Bottega Veneta Resurrects Chic

Chic isn’t just an overused word — it’s an abused one. “Chic” has become that meaningless, slandered little term that writers throw around as a catch-all when they don’t feel like deciding whether something is pretty or interesting or just trendy.

But chic is also a lost art. If you search for the origins of chic – it emerged around the same time as the fashion industry as we know it, in the late 19th century – there is both an emotional and an intellectual weight. It was quality obsessed, and an attitude or even philosophy that a person has significantly cultivated. Especially in the 1930s through the 1970s and 1980s when John Fairchild was running WWD as a chronicle of chic (and called his second memoirs Chic savages!), Chic often means age. If you’re starting to get a few lines around your eyes, then you’ve got something to say about style. Then you begin to know yourself and appreciate yourself in your most complex form. Your insecurities soften and self-confidence emerges. You’ve formed habits and built relationships (romantic and otherwise). And with money you can spend (finally!), you know exactly how to spend it. You have taste because you’ve spent the last three or four decades absorbing culture, watching the world change, and knowing what makes you feel good. You know how to express your opinion and like to keep a few things to yourself.

These days we seem to only have two modes: our beautiful Gen Z teenage quake, morphing and sizzling at TikTok speed… and Grannycore. Either you didn’t see anything or you saw everything.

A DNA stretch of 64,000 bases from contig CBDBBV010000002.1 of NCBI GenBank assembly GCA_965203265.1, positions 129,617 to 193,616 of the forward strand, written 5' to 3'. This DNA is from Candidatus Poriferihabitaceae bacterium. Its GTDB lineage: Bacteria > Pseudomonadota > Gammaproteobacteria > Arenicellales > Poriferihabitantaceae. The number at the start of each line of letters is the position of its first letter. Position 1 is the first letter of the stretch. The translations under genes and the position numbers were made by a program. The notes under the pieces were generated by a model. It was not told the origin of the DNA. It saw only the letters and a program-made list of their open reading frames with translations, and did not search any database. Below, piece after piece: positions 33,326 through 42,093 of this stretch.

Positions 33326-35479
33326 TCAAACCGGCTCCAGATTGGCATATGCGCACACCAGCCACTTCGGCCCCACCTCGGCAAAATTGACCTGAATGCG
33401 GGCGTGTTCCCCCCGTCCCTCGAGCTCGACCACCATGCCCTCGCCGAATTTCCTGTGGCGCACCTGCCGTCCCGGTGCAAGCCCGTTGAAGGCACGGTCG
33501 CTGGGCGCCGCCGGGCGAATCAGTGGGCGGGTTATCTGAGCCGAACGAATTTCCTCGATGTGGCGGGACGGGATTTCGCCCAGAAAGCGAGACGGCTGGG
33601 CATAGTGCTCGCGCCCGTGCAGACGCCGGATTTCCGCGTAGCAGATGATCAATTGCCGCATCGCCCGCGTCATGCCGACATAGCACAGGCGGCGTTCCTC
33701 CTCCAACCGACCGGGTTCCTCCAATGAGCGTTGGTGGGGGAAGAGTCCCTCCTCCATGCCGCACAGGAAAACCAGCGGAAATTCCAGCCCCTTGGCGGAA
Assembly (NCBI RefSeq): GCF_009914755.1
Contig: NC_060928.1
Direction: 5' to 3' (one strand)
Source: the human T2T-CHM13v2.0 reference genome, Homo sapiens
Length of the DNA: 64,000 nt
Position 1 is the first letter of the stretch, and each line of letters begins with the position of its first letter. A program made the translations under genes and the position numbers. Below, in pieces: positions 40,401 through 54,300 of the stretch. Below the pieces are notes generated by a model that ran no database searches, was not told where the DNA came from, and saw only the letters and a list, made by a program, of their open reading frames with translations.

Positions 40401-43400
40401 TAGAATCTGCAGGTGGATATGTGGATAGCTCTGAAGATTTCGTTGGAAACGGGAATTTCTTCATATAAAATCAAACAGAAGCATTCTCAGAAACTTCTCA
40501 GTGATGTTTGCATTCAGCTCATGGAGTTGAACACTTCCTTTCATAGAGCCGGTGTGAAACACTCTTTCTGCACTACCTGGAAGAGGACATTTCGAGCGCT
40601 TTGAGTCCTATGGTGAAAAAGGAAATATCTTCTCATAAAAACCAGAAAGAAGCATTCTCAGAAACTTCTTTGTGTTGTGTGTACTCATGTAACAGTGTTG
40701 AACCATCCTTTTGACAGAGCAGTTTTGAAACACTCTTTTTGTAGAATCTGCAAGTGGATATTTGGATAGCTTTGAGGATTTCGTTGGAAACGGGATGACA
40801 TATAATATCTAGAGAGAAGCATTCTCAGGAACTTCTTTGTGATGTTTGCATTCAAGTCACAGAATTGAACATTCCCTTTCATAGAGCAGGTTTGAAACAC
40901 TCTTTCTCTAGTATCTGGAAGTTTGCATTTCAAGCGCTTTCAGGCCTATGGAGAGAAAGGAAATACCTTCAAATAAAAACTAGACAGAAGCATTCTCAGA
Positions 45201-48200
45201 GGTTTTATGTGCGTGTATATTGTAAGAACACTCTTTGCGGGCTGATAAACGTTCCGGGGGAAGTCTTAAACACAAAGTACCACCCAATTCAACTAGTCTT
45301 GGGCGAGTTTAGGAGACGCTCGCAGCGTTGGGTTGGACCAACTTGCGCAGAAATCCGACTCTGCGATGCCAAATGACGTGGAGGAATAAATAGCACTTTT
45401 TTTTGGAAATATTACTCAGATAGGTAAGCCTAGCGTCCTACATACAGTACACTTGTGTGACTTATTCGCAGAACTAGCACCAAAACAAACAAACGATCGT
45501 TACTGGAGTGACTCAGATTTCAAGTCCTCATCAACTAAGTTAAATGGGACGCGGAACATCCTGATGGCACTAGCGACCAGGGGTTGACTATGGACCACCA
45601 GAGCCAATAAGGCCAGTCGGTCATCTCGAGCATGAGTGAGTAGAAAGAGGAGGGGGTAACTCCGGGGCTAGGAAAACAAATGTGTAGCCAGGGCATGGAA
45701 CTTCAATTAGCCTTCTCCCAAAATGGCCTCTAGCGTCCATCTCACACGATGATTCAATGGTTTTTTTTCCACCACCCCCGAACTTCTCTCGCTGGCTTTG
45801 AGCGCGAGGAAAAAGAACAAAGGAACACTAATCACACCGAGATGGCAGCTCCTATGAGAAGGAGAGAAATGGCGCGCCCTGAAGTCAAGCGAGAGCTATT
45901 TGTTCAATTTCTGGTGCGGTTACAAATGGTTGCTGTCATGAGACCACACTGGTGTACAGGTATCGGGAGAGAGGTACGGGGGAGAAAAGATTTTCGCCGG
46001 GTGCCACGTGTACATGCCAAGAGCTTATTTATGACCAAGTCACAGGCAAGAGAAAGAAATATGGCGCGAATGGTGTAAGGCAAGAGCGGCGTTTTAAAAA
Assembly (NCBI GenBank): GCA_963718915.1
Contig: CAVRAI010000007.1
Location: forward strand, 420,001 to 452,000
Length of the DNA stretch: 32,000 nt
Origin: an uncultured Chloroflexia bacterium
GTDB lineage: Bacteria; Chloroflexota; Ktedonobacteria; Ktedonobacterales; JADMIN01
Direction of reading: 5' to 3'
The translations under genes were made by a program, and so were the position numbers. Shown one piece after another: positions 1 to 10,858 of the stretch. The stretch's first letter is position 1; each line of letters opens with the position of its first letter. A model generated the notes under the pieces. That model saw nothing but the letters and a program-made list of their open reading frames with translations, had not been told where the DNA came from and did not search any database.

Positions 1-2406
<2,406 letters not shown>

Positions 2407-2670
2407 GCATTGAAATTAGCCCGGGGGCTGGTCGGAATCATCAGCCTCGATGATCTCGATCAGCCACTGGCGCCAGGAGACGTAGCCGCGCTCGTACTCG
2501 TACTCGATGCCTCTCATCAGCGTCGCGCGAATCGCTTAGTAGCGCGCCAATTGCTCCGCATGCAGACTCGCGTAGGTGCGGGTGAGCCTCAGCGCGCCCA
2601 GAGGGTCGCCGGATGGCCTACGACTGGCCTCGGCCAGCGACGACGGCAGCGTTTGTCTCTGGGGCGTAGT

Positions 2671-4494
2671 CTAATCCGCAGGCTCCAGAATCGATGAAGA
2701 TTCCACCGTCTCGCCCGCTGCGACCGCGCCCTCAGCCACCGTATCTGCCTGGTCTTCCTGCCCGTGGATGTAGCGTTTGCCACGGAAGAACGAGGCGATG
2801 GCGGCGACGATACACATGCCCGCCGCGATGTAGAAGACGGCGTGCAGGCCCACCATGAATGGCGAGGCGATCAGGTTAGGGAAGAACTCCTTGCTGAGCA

But what about the riotous, gorgeous and – yes, let’s do it –chic in between? Those years that matter most of our life?!

That’s what made Matthieu Blazy’s summer 2023 Bottega Veneta show on Saturday so amazing. (This was his second collection after his well-received debut in February.) I kept trying to figure out what was so amazing about those layered jeans and plaid shirts, swinging fringed dresses and collarless trench coats beneath layered button-down dagger-collared shirts. And those brown leather tote bags! Because we saw how Demna makes tourists and consumers at Balenciaga. (In 2019 he even gave his models tourist shopping bags. and He did the trickster denim thing, printing photorealistic jeans onto viscose to make them look like badly loaded GIFs.) And we’ve seen characters and “perverted banalities,” as Blazy put it in the publication, from the hands of Martin Margiela and Prada. We even saw celebrations of personal style at Gucci, which was also Blazy’s show.

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For one, all of these pieces (including the lumberjack shirts!) are made from printed leather, which is a kind of aggressively opulent luxury that feels extraordinarily contemporary. This isn’t simply an upgrade of a basic into something better; It’s a declaration that everything in the life of a Bottega Veneta customer should be easy the best.

She knows her stuff. She’s chic.

But there was also this feeling, in the styling, with models clutching those bags, that this is a woman living her life and living it well. We don’t know what she knows. We don’t know where she’s been or where she’s going. (Will she be happy with what she bought in that brown bag? Who knows!) There was a sense of alive mystery in Blazy’s clothes that conveys chic at its best and truest. It’s the little black dress idea — and Blazy had two. When was the last time you saw a great little black dress? (One that didn’t resemble any shapewear and wasn’t covered in cutouts.)